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Saturday, June 16, 2012 

Why would a muder mystery qualify as a suitable comic for children?

WSPA-TV in Greenville, SC, recently reported about an Alan Moore graphic novel called Neonomicon that was taken off the shelves of a county library for review after its sexually explicit content was discovered when a 14-year old girl checked it out. I wouldn't be surprised if it were on the same level as Lost Girls, another very questionable graphic novel Moore wrote with sexually explicit scenes inside. However, while Neonomicon may not be suitable for children even under 18, there's still something about what the mother of the girl who'd checked it out said that bugs me:
It doesn't take much to get 14 year old Jennifer Gaske hooked on a new book. "Just as long as it has something good in it," says the rising 8th grader. Gaske and her mother, Carrie, frequently go to the Anderson Road branch of the Greenville County library system to check out books. Recently, the teen found the book, "Neonomicon", in the library's adult section and thought it would be a real page turner. Kids above the age of 13 can check out books in the adult section, if they have their parents' permission. "It looked like a murder mystery comic book to me," recalls Carrie Gaske. "It looked like a child's book. I flipped through it, and thought it was ok for her to check out."

After a few chapters, though, Gaske got a shock. "It was good at first," says Jennifer. "Then it got nasty." Her mother says, "She came into my living room and asked me what a certain word meant and I said honey where did you hear that word? I said that's a nasty word we don't use that in the house."

Inside the book, Gaske found graphic sexual content and pictures of nude men and women engaging in sexual activity. Seven on Your Side cannot show much of that content because it is so explicit. "The more into I got the more shocked I was, I really had no idea this type of material was allowed at a public library," says Carrie Gaske. "I feel that has the same content of Hustler or Playboy or things like that," she says. "Maybe even worse."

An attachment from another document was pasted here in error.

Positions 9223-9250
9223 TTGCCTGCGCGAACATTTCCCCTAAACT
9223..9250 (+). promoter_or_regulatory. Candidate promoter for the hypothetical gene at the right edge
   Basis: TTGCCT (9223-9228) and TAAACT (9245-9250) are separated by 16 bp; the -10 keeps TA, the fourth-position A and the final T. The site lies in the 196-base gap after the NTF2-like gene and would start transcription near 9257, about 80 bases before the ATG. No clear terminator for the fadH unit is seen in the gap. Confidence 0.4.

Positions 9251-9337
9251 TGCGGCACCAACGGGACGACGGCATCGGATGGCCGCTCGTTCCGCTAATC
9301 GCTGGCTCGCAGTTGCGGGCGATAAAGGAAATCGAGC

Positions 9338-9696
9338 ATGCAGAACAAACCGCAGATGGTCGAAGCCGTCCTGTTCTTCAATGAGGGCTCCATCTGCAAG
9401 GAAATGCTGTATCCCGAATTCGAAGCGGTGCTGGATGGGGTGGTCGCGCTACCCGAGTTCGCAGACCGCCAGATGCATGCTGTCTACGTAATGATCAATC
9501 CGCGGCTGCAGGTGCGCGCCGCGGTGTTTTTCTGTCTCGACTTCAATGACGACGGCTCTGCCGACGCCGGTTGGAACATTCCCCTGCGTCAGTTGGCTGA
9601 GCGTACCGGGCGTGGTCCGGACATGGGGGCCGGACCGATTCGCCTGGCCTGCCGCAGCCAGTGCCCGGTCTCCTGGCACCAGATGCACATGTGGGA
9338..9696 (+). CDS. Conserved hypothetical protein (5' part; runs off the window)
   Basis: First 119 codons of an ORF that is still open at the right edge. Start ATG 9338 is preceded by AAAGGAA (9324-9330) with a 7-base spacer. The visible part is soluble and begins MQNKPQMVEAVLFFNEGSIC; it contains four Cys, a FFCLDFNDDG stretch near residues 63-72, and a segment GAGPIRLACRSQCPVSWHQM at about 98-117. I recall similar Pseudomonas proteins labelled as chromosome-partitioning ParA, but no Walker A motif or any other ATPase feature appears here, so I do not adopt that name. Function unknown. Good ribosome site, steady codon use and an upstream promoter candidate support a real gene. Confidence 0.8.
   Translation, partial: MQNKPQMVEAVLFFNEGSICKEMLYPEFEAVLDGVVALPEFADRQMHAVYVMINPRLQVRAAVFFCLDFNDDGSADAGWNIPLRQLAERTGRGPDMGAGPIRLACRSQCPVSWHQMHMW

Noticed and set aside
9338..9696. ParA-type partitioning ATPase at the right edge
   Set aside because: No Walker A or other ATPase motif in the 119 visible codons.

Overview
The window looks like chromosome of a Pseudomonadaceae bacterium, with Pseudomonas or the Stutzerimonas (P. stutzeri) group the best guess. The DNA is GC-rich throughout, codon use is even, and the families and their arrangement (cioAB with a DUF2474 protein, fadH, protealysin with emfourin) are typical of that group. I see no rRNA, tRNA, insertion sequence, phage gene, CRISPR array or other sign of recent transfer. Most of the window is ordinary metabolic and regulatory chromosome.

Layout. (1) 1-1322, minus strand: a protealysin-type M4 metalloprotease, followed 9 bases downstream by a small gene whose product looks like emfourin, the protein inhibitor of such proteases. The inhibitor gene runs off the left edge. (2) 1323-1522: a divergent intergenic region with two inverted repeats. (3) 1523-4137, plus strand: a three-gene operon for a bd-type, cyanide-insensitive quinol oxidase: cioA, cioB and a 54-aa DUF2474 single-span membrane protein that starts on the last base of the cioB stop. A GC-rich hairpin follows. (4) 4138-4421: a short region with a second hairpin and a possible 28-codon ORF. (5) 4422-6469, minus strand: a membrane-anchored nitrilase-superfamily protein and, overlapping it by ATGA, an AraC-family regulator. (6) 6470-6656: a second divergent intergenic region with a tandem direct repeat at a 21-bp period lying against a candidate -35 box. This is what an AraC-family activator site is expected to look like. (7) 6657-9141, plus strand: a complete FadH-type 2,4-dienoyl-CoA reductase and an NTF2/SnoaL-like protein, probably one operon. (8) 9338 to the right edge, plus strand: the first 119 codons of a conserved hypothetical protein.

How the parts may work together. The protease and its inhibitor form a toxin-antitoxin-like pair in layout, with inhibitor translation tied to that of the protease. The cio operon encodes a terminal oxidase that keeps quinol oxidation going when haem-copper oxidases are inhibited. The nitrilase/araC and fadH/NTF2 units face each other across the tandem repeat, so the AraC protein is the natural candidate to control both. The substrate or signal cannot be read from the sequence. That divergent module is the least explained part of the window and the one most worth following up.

Okay, I can understand if the parent has a problem with the sexual content and it does sound disturbing. But why would a murder mystery qualify as a perfect children's book? Do the two mediums/genres really go together? I used to watch Murder, She Wrote with Angela Lansbury on TV years ago, but while most of the violence and other iffy content there was usually very indirect and off-screen, one of the reasons why it was broadcast at 8PM in the evenings on CBS, do I think of that as truly child-friendly material? Hardly.

Parents certainly should be careful about what content a graphic novel for adults contains before allowing their children to read it, but it shouldn't just be because of sexual content. Even violent content has to matter, including what comes inside a murder mystery, which I don't think counts as a child-friendly genre.

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I found (non-shrink-wrapped) copies of The Walking Dead TPBs shoved in the kids' section of the local Wal-Mart here in South Carolina.

I moved them to the top shelf on a more adult shelf and had a brief conversation with the manager about what would happen if one of his more devout evangelical customers found their small children reading them.

They'd been moved back to the kids' section the next time I was there. Sigh. You can't fix stupid sometimes...

Hell, I think some of this stuff ain't even appropriate for adults.

@.. Thunderbird... Yeah you're right.. Gaming PC

Here's another incident:
http://notalwaysworking.com/really-gets-the-kids-true-blood-pumping/35492

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